I’m going to start with others because through the years of reading and studying human behavior I’ve come to understand that what we tell ourselves does have an external component. Namely, we largely learn how to tell ourselves our own story. And part of that learning comes from others and the things that happen to us. External stuff.
I was in 5th grade. I was also a good student, which meant I made good grades. 😉
He was in my class, but he was constantly in trouble. A class clown who worked overly hard to be funny. Sometimes he succeeded. Many times, he did not.
I can’t be sure, but I think I overheard two teachers talking about how he had been a bad student since the second grade. I remember wondering if he was really a bad student – based on the results he clearly was – or if he was just meeting the expectations they had for him. They had him pegged as one thing and it seemed almost too obvious to me that he was writing the story they had helped craft about him. But what did I know? I was only 11.
Some years later I’d read stories about this very thing though. Particularly in education. A kid doesn’t do very well in a class or during one year of school…and from that point forward, she struggles to escape the gravitational pull of her reputation among faculty. I’d watch and listen to the interactions between teachers and these kids and I’d cringe, thinking how I’d just want to climb under a rock if I was the aim of the teacher’s anger or frustration. Don’t get me wrong. I knew these kids were disruptive and often rebellious. Some were troublemakers extraordinaire. Others were just cleverly mischievous. I never got in trouble in class. Getting in trouble wouldn’t have crossed my mind.
It may have been my first sober thoughts about the stories others tell about us and how we’re able to do the same. We think things about people. Maybe, like my classmates, they’re based on poor behavior. Maybe they’re not based on much of anything. Maybe they’re based on the past, not the present. I’ve lived long enough to know how sometimes I can get it wrong. Things aren’t always what they seem. And people aren’t always what we think.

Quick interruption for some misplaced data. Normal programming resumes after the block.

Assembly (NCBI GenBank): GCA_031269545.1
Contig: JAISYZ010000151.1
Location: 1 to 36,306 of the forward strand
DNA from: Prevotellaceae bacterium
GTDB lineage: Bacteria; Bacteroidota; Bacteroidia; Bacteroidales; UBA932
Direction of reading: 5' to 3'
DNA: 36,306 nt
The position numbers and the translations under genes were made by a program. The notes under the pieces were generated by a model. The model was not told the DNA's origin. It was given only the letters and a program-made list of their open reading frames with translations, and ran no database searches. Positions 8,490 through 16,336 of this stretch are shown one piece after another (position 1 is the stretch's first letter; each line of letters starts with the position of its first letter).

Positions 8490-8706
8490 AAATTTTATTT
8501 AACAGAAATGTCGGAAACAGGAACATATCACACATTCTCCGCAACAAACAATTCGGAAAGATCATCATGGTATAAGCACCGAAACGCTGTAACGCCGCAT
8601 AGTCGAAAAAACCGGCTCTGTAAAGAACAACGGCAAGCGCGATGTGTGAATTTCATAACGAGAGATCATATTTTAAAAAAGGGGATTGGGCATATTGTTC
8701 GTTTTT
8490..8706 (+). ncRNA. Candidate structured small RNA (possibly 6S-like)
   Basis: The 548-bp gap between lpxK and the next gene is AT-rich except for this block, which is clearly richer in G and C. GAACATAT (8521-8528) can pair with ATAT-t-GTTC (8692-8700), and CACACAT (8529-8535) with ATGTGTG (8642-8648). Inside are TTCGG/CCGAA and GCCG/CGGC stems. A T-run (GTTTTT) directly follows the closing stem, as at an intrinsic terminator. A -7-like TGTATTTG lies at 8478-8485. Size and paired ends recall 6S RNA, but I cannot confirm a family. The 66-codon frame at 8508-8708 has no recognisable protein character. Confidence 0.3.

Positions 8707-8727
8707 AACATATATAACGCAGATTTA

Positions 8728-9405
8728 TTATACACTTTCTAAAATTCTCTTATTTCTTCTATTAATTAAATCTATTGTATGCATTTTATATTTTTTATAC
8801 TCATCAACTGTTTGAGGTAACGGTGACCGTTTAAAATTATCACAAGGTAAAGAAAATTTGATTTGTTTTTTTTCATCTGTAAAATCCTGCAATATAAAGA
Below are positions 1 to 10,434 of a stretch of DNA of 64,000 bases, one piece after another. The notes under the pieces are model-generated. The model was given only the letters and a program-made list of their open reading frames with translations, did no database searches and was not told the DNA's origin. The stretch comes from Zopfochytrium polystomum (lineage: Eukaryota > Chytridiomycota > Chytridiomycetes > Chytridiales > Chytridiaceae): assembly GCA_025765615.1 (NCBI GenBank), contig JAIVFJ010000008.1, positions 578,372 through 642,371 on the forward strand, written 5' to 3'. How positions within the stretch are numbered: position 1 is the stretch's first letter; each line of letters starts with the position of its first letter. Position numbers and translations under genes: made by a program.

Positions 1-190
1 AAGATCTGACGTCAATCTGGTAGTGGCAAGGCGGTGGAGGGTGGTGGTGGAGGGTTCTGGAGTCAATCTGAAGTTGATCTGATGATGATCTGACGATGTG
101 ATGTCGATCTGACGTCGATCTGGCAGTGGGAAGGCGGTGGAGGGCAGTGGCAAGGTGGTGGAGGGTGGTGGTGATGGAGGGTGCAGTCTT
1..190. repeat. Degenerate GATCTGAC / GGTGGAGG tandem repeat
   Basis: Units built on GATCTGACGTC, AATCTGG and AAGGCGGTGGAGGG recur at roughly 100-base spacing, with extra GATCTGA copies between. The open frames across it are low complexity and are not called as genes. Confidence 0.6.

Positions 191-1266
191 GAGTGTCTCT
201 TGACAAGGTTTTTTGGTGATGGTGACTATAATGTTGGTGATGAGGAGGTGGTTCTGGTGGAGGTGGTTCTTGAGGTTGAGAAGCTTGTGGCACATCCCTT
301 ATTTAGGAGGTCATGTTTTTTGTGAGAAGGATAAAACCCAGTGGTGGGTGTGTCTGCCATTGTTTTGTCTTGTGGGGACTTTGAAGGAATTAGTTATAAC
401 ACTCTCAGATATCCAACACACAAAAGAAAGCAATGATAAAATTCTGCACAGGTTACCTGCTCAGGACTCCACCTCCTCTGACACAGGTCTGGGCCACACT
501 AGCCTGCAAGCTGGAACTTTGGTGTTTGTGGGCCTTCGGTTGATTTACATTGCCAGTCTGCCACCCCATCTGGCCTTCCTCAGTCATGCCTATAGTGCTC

The 2-way street is in full effect. The stories we tell ourselves about others. The stories we know others are telling themselves about us.
“Don’t listen to what others say. Forget what other people think.”
We all do. To what degree is largely individual. I chuckle at the person who constantly declares how they don’t care what anybody thinks or says. Translation: I’m completely obsessed and fixated on what everybody is saying about me! 😀
I’ve already shown you that I do care what others think because I wanted to please teachers. I don’t want to create enemies. Not intentionally anyway. And I don’t want anybody to think ill of me. Influence and impact are always at the forefront of my mind. I care about the stories people tell themselves – and others – about me.
To the point that I’m paralyzed to do anything? No.
The point that it determines what I’m going to do…or what I’m going to feel or think? No. Never.
But to the point where I consider it…absolutely. Which means I think about it. Sometimes a lot. Other times, not much at all. It depends.
I’m extraordinarily self-reflective. One of my many curses is that I own it, even when it’s not mine to own. It’s the proverbial empathy meter that I’d peg if such a meter existed. Putting myself in the other person’s shoes is easy and natural. I don’t work at it. It just happens. So rather than feeling victimized if somebody treats me poorly, I’m too busy trying to figure out what’s going on with them to cause it. Playing the part of a victim just has never entered my mind as a choice I should consider. Instead, I internalize and can sometimes consume myself with negativity trying to accept responsibility for everything. Sometimes it morphs into blaming myself, too.
I bring that up not to overly share, but to wonder out loud about people who choose to think others are victimizing them. I choose to think of how others can help me correct some misconceptions. How I can engage in questions of somebody and discover more accurately what’s going on with them – rather than just assuming I know. Curiosity has always been my friend.
For the past 6 years or so I’ve worked more diligently at surrounding myself with people who can help me. It’s always been my habit, but I’ve tried to become more intentional about it whereas in the past I was pretty much fully intuitive about it. People make a big difference for us, but the biggest positive differences are made by only the safest, best people for us.